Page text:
Alternatively, just stick your head in the sand and hope for miracles.

0 ( +2 / -2 )

A very timely meeting of the FCCJ, not later than today afternoon.

The topic: How Strict Border Controls are Hurting Japan

But they also touchbase on the long-lasting effects these will have on Japan, on its foreign relations and perception abroad, as well as, of course, on how foreigners and foreign business/investors (in Japan) feel about what is going on.

https://www.youtube.com/watch?v=dRK_MYT6luY

-2 ( +2 / -4 )

Japan has among the world's highest factory-floor labor productivity. Japan has long dispatched productivity consultants to US factories. At Tokyo restaurants at lunchtime, a single waiter can serve 20 tables and have your meal on your table in 5 minutes.

Yup, Japan is very productive in some areas, this is true. But that ironically is part of the problem, its already maxed out its ability to increase productivity in some areas, while in others…

What skews the official numbers are sales people and other white collar wonks who put in long hours by hanging around the office doing nothing. The solution is to reform this space and tolerate moderately higher unemployment rates that would ensue, which would give jobless adults the chance to gain certifications and upgrade their skills...to become more productive.

Yeah, in other words those are areas where Japan needs to be more productive. And needs people who think and do things differently. Like us foreigners perhaps.

Bringing in youngsters from third world nations on two-year visas to work cheaply in exploitive conditions for employers who couldnt otherwise stay in business is definitely not the solution.

Agreed, which is why Japan should be moving away from offering such dismal conditions that it can only get short term, low skill workers who can’t make any long term investment in their lives here. What Japan needs is bright, young people who are incentivized to start businesses here and contribute long term to this society. Its not going to get many such people without actually doing something to make this country a more attractive destination, which I think is the point the guy quoted was trying to make. I think he is correct.

1 ( +4 / -3 )

LOL.

I am Japanese, but simply don’t look it (Caucasian father).

When I go to…say rent a location for my business, half the time the manager sends a lady out to make an X with her arms to me.

The horror on their faces when I address them in their language and inform them that I am just as, or not perhaps more Japanese than they are.

Japan has a long way to go before being attractive to foreigners to live proper, and that’s not even mentioning the lousy wages.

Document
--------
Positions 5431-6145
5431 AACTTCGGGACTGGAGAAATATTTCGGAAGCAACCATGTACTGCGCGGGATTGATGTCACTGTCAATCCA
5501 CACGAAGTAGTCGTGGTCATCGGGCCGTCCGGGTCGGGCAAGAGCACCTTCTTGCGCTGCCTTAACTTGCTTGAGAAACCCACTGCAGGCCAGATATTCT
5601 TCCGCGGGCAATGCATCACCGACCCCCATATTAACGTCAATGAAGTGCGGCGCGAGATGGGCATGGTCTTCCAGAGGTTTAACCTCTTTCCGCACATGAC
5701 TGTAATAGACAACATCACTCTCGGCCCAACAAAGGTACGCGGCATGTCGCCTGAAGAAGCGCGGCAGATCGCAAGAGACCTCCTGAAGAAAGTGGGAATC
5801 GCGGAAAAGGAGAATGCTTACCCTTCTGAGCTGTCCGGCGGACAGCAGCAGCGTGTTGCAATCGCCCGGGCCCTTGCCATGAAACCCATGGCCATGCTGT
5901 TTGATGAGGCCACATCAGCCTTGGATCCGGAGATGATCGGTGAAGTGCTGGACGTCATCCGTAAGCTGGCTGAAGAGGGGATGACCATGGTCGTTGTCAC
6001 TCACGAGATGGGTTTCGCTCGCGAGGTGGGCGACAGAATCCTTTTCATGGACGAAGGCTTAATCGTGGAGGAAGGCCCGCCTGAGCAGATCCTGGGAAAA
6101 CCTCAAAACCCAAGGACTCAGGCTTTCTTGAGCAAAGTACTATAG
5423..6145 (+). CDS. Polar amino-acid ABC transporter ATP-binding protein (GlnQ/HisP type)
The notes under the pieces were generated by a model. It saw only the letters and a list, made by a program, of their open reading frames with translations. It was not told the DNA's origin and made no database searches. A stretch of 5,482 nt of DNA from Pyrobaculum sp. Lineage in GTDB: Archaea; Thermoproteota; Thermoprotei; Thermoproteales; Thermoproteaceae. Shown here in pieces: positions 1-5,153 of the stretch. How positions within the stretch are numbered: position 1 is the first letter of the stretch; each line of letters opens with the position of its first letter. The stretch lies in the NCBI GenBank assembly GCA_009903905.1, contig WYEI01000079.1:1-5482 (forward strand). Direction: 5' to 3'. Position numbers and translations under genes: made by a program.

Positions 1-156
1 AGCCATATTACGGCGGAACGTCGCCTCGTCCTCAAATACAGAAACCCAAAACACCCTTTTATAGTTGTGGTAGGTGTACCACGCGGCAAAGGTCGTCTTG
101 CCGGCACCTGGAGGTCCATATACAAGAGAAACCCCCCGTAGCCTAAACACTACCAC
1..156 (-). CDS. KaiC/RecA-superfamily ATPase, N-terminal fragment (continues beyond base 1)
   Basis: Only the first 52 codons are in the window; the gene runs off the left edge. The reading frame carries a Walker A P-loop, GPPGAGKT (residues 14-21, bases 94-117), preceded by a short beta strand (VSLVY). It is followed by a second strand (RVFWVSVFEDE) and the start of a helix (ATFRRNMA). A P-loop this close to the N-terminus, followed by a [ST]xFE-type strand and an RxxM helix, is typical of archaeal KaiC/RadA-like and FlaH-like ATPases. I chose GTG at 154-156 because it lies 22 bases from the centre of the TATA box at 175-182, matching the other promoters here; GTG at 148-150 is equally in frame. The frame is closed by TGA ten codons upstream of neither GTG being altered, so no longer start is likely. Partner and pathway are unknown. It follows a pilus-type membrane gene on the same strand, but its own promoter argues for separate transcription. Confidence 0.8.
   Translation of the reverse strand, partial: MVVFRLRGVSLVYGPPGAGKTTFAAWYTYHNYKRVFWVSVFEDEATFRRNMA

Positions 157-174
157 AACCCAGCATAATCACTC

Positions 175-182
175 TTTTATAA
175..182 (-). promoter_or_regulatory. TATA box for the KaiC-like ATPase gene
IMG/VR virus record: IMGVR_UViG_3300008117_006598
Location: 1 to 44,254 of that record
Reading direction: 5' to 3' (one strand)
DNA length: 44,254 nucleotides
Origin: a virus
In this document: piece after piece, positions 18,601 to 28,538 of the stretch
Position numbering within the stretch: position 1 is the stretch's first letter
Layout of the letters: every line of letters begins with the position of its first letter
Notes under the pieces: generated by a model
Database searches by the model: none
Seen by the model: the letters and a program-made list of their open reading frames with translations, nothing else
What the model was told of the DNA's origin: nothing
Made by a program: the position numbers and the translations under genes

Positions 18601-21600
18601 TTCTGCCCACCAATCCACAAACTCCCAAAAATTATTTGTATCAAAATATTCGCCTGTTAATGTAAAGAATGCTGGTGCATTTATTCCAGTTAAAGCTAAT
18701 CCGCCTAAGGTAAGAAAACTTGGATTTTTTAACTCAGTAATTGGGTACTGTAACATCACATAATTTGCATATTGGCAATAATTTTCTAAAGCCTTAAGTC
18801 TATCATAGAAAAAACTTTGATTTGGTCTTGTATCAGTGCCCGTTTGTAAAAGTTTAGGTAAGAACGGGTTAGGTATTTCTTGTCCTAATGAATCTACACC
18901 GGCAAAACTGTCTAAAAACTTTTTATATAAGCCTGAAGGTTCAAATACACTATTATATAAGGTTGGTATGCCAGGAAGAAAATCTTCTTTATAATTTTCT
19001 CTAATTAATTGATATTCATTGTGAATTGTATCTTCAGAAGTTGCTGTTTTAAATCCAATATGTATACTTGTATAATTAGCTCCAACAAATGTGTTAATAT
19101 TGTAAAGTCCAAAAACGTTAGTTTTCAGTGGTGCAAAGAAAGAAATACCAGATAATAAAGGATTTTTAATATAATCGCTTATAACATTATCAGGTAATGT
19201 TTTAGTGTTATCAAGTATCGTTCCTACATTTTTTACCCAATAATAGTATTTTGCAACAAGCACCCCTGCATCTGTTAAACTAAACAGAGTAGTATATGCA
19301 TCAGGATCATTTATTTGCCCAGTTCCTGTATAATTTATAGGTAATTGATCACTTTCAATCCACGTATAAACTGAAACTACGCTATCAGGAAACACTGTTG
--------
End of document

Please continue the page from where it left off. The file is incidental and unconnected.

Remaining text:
0 ( +7 / -7 )

Weren’t you, @UK9393 11:55am, just writing you were happy foreigners were continuing to be restricted from entering Japan ?

*- @UK9393 10:56am: “Personally, and according to the many people here I speak to, we're happy we got Japan back.“ - Japan's border policy keeping hundreds of thousands of foreigners in limbo -*

- @UK9393Today 11:55am: “DiscusS? How about act, Jack?” -

So, which is it, for “foreigners”, in or out ? - (‘certain company’ excluded, of course.)

-1 ( +0 / -1 )

The keyword is “workers.” The definition is someone who does manual or industrial labor.

Except for token gaijins in temporary academic posts or ex-pats with foreign companies, there is little market for skilled or white-collar foreigners. Carlos Ghosn showed what happens if you get too “uppity.”

It’s all just words anyway.

5 ( +7 / -2 )

Except for token gaijins in temporary academic posts or ex-pats with foreign companies, there is little market for skilled or white-collar foreigners.

I think you mean white workers. Most foreigners in Japan are non-visible minorities, and there is a big market for them, and Japan is an appealing place for many of them as well.

-1 ( +3 / -4 )

Perhaps the ‘autoincorrect’ may have snagged that post @Strangerland 6:36am with an added “e” to “appalling

“Most foreigners in Japan are non-visible minorities, and there is a big market for them, and Japan is an [appealing] place for many of them as well.” -

-1 ( +1 / -2 )

It's not just working here in Japan, it's the life outside of work. The immigrants have to live here and deal with a xenophobic bureaucracy at many levels, from housing, banking, medical care, and personnel departments, and support their families. Until that changes and becomes more accepting, it won't be attractive for many of them.

The most helpful people are surprisingly at the local ward offices.

-1 ( +1 / -2 )

Japan is and never been serious about providing the ‘other’ with anything approaching equality.

-2 ( +0 / -2 )